University of Hawai'i Press
  • Between Ideology and Spectatorship:The "Ethnic Harmony" of the Manchuria Motion Picture Corporation, 1937-1945

Following the outbreak of the Sino-Japanese War in 1937, the Manchuria Motion Picture Corporation (Man'ei) was established in Manchukuo. Aiming to be the "Hollywood of the Orient," Man'ei operated as the only legitimate film corporation in Manchukuo, and its activities included all aspects of local film production, distribution, and exhibition. Studies of Man'ei have tended to describe its activities as part of the colonial project unilaterally implemented by Japanese officials and ideologues. However, the negotiations and contestations involved in the Man'ei project render any simple interpretations impossible, especially within the broader historical and political context of the Japanese empire. This article explores how the theme of "ethnic harmony" (minzoku kyōwa) became the core issue for Man'ei and how its attempted filmic expressions ended up uncovering the complexity and predicament involved in the problem of spectatorship. Li Xianglan (Ri Kōran), Manei's best-received transcolonial movie star at the time, represented the multiple ethnicities of Manchukuo; however, it is less well known that her "mainland romance films" were considered inappropriate for audiences in Manchukuo (Mankei). This article will complicate earlier assumptions and show that the theme of "ethnic harmony" came to be marginalized, while entertainment films presumably acceptable to the Mankei audience came to centrally preoccupy the feature films of Man'ei.

Following the outbreak of the Sino-Japanese War in 1937, the Manchuria Motion Picture Corporation (hereafter, Man'ei inline graphic) was established in Manchukuo, the so-called Japanese puppet state in Northeast China (1932-1945). Aiming to be the "Hollywood of the Orient," Man'ei not only monopolized the production, distribution, and screening of films in Manchukuo but also centralized the entire range of Manchukuo's film-related activities, such as managing cinema schools, screening films in rural areas, and sponsoring studies of film technology. Man'ei was considered the only legitimate film company operating within Manchukuo, and during its eight years of existence it produced approximately 100 feature films, 180 documentary films, and hundreds of newsreel items. Why was this large-scale, state-led film corporation established in the midst of a full-scale war? What did it mean to set up a new film studio, particularly in Manchukuo, where it was believed that no indigenous film industry existed and that cinematic illiteracy among local peoples prevailed?

Existing studies have tended to view Man'ei as a peculiar and exceptional part of Japanese film history or to focus on major figures such as Li Xianglan (Ri Kōran) and Amakasu Masahiko (Satō 1995; High 2003; Yamaguchi 1989). Other studies, especially those from the perspective of Chinese film history, have reduced the role of Man'ei to "cultural enslavement" of local peoples by Japanese imperialists (Cheng, Li, and Xing 1963; Hu and Gu 1999). In the last decade, academic interest in Man'ei has grown significantly (Yomota 2001; Stephenson 1999; Ikegawa 2011; Lahusen 2000; Baskett 2005; Yomota and Yan 2010), for two main reasons: the increase in availability of Man'ei film materials since the mid-1990s (Yamaguchi 1994) and the emergence of new historical perspectives that underscore transcoloniality beyond postwar national boundaries in East Asia, a factor that also contributed to the proliferation of studies on Manchukuo within the framework of so-called empire history (teikokushi).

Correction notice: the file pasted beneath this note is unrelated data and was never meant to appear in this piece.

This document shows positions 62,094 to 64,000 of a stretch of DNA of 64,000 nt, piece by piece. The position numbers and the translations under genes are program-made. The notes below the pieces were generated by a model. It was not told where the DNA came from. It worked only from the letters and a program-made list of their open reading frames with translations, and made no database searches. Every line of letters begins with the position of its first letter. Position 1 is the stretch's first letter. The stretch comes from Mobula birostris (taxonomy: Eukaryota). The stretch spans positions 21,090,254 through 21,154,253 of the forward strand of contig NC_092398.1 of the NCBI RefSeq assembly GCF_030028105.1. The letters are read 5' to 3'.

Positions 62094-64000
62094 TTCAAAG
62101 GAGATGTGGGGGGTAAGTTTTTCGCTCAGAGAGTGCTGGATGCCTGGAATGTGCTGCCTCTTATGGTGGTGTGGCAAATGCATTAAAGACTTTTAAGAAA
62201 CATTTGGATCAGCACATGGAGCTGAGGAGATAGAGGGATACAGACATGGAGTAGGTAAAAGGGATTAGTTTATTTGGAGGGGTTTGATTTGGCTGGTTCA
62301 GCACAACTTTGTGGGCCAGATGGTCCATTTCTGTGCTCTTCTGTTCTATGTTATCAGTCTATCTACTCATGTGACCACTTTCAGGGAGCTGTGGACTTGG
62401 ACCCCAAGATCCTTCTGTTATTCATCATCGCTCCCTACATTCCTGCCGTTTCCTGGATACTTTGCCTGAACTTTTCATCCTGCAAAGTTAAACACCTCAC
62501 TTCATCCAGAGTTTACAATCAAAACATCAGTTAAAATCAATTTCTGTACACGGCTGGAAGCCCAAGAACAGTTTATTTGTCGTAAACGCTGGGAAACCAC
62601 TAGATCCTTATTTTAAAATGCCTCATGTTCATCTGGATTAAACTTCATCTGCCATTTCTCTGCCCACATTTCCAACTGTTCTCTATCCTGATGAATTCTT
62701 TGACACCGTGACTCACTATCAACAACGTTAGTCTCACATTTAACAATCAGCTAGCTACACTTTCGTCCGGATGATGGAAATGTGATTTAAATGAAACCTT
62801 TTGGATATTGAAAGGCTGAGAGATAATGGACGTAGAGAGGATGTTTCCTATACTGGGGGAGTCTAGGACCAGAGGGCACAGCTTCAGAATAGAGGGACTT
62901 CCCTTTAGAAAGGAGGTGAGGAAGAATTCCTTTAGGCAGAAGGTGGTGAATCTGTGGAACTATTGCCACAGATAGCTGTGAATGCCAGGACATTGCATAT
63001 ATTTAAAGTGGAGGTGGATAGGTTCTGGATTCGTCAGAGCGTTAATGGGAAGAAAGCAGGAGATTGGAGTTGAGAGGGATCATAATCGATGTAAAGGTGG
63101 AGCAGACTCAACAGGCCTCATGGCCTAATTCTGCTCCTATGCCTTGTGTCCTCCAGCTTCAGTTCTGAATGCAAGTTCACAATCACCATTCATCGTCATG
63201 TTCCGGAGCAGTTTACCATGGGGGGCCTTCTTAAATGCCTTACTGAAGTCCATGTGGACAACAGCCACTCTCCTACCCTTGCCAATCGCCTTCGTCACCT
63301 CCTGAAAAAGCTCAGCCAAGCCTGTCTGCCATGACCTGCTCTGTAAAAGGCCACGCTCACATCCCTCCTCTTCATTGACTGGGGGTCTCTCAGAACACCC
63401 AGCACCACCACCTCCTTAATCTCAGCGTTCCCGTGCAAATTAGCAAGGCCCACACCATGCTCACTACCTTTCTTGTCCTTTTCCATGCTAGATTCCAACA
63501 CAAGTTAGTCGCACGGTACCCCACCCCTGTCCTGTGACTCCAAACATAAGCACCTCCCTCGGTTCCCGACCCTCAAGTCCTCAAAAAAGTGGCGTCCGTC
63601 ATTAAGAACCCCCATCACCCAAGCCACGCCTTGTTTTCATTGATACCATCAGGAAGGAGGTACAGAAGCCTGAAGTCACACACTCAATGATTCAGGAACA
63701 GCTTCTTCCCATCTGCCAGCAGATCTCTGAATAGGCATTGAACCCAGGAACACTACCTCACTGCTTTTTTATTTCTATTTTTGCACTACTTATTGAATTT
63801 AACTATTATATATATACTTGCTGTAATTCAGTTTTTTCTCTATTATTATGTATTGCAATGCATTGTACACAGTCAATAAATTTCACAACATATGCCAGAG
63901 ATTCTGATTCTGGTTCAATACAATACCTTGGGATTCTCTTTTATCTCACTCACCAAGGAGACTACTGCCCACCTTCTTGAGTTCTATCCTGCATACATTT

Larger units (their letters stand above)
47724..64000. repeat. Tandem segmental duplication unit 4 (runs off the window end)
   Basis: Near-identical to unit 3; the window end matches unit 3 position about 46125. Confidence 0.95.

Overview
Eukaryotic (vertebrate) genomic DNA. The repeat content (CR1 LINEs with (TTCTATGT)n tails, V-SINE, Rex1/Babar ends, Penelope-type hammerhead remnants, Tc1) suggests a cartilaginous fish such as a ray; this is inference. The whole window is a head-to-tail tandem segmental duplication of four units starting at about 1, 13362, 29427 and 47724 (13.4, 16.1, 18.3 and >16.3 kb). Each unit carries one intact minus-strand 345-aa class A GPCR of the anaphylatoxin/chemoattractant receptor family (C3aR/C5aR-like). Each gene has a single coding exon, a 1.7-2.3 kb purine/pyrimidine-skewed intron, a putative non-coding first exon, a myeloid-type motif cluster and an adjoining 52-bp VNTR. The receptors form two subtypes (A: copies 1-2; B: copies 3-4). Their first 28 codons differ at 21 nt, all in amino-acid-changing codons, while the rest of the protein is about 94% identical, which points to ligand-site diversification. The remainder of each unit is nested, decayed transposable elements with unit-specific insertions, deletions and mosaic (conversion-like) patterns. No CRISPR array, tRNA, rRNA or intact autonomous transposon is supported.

Despite the increasing scholarly attention paid to this peculiar cultural institution, however, the complicated relationship between its extensive cultural and ideological layout and the changing Japanese colonial strategies have remained largely unexplored. In order to understand this relationship, it is important to take into account the political form that Manchukuo adopted as Japanese imperialism proceeded: Manchukuo asserted itself [End Page 117] not as a colony of Japan but as a new nation-state "allied" with the Japanese empire. To what extent did this new form of alliance (in contrast to the metropole-colony model) come from the need to camouflage the undeniable military campaigns waged in the early conquest of Northeast China since the late 1920s? What were the real effects and consequences of this new gesture, which may have been regarded as different from, and even contradictory to, the existing imperialist strategies in other colonies and acquired territories? Regardless of how nominal and disguised the articulation of Manchukuo as an "independent allied state" was in actuality, what is at stake here is grasping the empire's changing strategies to better dominate local peoples and territories in the transforming international milieu.